The most widely accepted cosmological view states that the first galaxies formed about 380–400 million years after the Big Bang. These were made up of young, hot stars that lived fast and died young, causing the galaxies themselves to be turbulent. At least, that was the theory until a European team of astronomers observed a galaxy 12 billion light-years away that closely resembled the Milky Way.
Using the Atacama Large Millimeter-submillimeter Array (ALMA), the team observed the galaxy, SPT0418-47, as it appeared when the Universe was just 1.4 billion years old. Much to their surprise, the team noted that the structure and features of this galaxy were highly evolved and stable, something that contradicts previously-held notions about the nature of galaxies in the early Universe.
The study that describes the team’s findings, “A dynamically cold disk galaxy in the early Universe,” recently appeared in the journal Nature. The team was led by Francesca Rizzo, a Ph.D. student from the Max-Planck Institute for Astrophysics (MPIA), and included members from the Kapteyn Astronomical Institute, and the Netherlands Institute for Radio Astronomy (ASTRON).
Given its distance from Earth, the team was only able to observe SPT0418-47 with the help of the gravitational lensing technique. This technique relies on the gravitational force of a particularly massive structure (like a galaxy or galaxy cluster) that lies between the observer and the object being observed – which has the effect of amplifying the light coming from the more distant object.
Using a nearby galaxy as a lense that was almost exactly aligned, SPT0418-47 appeared as an almost perfectly-spherical ring of light around the nearer galaxy. The team then employed a new computer modeling technique to reconstruct the true shape of SPT0418-47’s and the motion of its gas. As Simona Vegetti, a gravitational lensing specialist from the MPIA and a co-author on the study, explained in an ESO press release:
“What we found was quite puzzling; despite forming stars at a high rate, and therefore being the site of highly energetic processes, SPT0418-47 is the most well-ordered galaxy disc ever observed in the early Universe. This result is quite unexpected and has important implications for how we think galaxies evolve.”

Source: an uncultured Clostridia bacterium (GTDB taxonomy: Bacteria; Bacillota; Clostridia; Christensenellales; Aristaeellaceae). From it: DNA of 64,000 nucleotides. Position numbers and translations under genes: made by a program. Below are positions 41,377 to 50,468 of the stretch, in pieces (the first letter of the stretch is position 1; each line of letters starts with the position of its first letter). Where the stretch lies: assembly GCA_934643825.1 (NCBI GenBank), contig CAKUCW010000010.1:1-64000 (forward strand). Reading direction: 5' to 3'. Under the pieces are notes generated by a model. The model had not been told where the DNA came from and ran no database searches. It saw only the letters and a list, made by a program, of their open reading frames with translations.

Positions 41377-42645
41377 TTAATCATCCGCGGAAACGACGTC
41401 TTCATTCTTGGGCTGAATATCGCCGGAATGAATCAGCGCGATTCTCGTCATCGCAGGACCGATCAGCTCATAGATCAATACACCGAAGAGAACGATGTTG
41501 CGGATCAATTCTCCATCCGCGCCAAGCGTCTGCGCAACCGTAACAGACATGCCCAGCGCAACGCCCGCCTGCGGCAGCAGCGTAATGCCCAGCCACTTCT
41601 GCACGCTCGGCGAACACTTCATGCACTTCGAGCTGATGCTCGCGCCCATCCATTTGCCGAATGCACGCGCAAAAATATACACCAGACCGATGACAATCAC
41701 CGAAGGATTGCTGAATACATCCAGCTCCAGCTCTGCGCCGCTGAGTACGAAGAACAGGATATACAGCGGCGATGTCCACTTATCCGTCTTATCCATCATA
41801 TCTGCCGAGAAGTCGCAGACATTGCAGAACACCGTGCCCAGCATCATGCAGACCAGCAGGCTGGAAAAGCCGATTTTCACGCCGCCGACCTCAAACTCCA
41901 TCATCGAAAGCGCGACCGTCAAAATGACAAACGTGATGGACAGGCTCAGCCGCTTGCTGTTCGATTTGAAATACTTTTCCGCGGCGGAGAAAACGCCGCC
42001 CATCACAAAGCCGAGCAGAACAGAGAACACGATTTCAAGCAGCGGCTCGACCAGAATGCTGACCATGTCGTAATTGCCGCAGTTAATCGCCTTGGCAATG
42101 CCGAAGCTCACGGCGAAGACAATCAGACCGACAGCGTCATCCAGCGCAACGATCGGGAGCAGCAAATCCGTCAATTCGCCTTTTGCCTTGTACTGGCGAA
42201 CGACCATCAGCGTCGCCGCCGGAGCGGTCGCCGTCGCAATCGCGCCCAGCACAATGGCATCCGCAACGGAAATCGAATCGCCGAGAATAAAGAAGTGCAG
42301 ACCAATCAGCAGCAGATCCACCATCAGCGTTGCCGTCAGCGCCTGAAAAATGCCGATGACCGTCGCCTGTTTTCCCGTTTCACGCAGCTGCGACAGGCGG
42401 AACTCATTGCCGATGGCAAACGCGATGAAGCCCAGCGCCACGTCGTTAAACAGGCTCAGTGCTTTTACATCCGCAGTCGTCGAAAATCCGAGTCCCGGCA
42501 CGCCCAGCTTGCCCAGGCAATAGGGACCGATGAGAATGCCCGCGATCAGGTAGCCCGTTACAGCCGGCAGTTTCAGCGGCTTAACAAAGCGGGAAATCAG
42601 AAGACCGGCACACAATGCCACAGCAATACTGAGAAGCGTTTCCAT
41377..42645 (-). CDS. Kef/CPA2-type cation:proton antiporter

Another thing the team noted was how SPT0418-47 resembles the Milky Way. While it doesn’t appear to have spiral arms, it has two prominent Milky Way-like features: a rotating disk and a dense concentration of stars around the galactic center (a bulge). This is the first time a bulge has been seen in such an early galaxy, making SPT0418-47 the most distant Milky Way.
The presence of these features indicates that SPT0418-47 was highly stable, in spite of the fact that it was still very young when it was observed. At this juncture, during the early Universe, galaxies were still in the process of forming. Hence, astronomers expected that they would still be chaotic and lacking any of the distinct features that are typically observed in mature galaxies today. As Rizzo explained:
“This result represents a breakthrough in the field of galaxy formation, showing that the structures that we observe in nearby spiral galaxies and in our Milky Way were already in place 12 billion years ago.”
“The big surprise was to find that this galaxy is actually quite similar to nearby galaxies, contrary to all expectations from the models and previous, less detailed, observations,” added Filippo Fraternali, a professor of astronomy at the University of Groningen’s Kapteyn Astronomical Institute, located in the Netherlands.
However, Rizzo and her colleagues also note that while SPT0418-47 has a disc and other features that resemble those of mature spiral galaxies today, they expect this galaxy to have evolved into a galaxy that is much different from the Milky Way. In fact, they theorize that it is more likely that SPT0418-47 resembles an elliptical galaxy more closely than a spiral today.
While challenging, the study of galaxies like SPT0418-47 is fundamental to astronomers’ and cosmologists’ understanding of how galaxies formed and evolved. At a distance of 12 billion light-years, this galaxy (as it appears to observers on Earth) existed when the Universe was just 10% of its current age. In this respect, studying objects like SPT0418-47 allows astronomers to see what galaxies looked like when they just beginning to develop.
The discovery of prominent and stable features in SPT0418-47 therefore suggests that the early Universe may not have been as chaotic as previously thought. This comes shortly after a similar finding reported back in May, where a team of astronomers using ALMA discover a galaxy with a massive rotating disk (DLA0817g) that was comparably distant and existed 1.5 billion years after the Big Bang.
This raises many questions about how young galaxies could have become so well-ordered so soon after the Big Bang. Luckily, astronomers will have plenty of opportunities for further studies in the coming years thanks to next-generation observatories like the ESO’s Extremely Large Telescope and NASA’s James Webb and Roman Space Telescope.
These instruments will all be used to probe the earliest visible periods of the Universe, allowing astronomers to truly see how the first galaxies formed after the Big Bang, and how our Universe has evolved since.